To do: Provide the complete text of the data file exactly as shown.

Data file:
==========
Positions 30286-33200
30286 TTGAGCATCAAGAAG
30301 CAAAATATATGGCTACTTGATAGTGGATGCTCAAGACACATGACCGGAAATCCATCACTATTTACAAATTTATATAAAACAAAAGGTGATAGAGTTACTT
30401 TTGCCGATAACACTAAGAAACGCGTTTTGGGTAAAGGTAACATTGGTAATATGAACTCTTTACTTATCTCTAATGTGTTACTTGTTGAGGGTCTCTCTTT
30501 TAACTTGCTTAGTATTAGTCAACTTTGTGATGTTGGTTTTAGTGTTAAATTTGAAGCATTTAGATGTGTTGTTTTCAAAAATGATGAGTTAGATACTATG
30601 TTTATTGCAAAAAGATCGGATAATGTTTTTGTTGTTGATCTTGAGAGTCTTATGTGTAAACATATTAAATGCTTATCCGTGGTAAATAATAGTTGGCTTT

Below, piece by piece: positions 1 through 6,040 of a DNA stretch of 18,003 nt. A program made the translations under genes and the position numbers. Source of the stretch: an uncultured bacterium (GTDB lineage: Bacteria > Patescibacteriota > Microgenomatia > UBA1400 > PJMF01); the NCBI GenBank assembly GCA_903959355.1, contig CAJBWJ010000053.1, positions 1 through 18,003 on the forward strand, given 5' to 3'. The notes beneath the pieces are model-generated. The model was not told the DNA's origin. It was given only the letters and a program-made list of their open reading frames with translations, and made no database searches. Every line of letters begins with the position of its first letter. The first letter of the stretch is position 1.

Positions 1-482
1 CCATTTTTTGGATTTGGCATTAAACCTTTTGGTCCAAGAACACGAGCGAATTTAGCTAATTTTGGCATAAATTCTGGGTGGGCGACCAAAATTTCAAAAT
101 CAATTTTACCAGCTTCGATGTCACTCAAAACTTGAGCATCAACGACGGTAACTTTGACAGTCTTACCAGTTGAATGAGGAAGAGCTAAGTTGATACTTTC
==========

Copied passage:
Positions 30286-33200
30286 TTGAGCATCAAGAAG
30301 CAAAATATATGGCTACTTGATAGTGGATGCTCAAGACACATGACCGGAAATCCATCACTATTTACAAATTTATATAAAACAAAAGGTGATAGAGTTACTT
30401 TTGCCGATAACACTAAGAAACGCGTTTTGGGTAAAGGTAACATTGGTAATATGAACTCTTTACTTATCTCTAATGTGTTACTTGTTGAGGGTCTCTCTTT
30501 TAACTTGCTTAGTATTAGTCAACTTTGTGATGTTGGTTTTAGTGTTAAATTTGAAGCATTTAGATGTGTTGTTTTCAAAAATGATGAGTTAGATACTATG
30601 TTTATTGCAAAAAGATCGGATAATGTTTTTGTTGTTGATCTTGAGAGTCTTATGTGTAAACATATTAAATGCTTATCCGTGGTAAATAATAGTTGGCTTT

Below, piece by piece: positions 1 through 6,040 of a DNA stretch of 18,003 nt. A program made the translations under genes and the position numbers. Source of the stretch: an uncultured bacterium (GTDB lineage: Bacteria > Patescibacteriota > Microgenomatia > UBA1400 > PJMF01); the NCBI GenBank assembly GCA_903959355.1, contig CAJBWJ010000053.1, positions 1 through 18,003 on the forward strand, given 5' to 3'. The notes beneath the pieces are model-generated. The model was not told the DNA's origin. It was given only the letters and a program-made list of their open reading frames with translations, and made no database searches. Every line of letters begins with the position of its first letter. The first letter of the stretch is position 1.

Positions 1-482
1 CCATTTTTTGGATTTGGCATTAAACCTTTTGGTCCAAGAACACGAGCGAATTTAGCTAATTTTGGCATAAATTCTGGGTGGGCGACCAAAATTTCAAAAT
101 CAATTTTACCAGCTTCGATGTCACTCAAAACTTGAGCATCAACGACGGTAACTTTGACAGTCTTACCAGTTGAATGAGGAAGAGCTAAGTTGATACTTTC